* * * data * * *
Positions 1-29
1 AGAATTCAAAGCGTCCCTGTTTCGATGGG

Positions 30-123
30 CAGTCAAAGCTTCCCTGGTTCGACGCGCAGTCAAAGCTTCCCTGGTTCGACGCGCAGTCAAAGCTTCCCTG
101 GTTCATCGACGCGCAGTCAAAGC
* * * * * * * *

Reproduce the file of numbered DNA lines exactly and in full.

Positions 1-29
1 AGAATTCAAAGCGTCCCTGTTTCGATGGG

Positions 30-123
30 CAGTCAAAGCTTCCCTGGTTCGACGCGCAGTCAAAGCTTCCCTGGTTCGACGCGCAGTCAAAGCTTCCCTG
101 GTTCATCGACGCGCAGTCAAAGC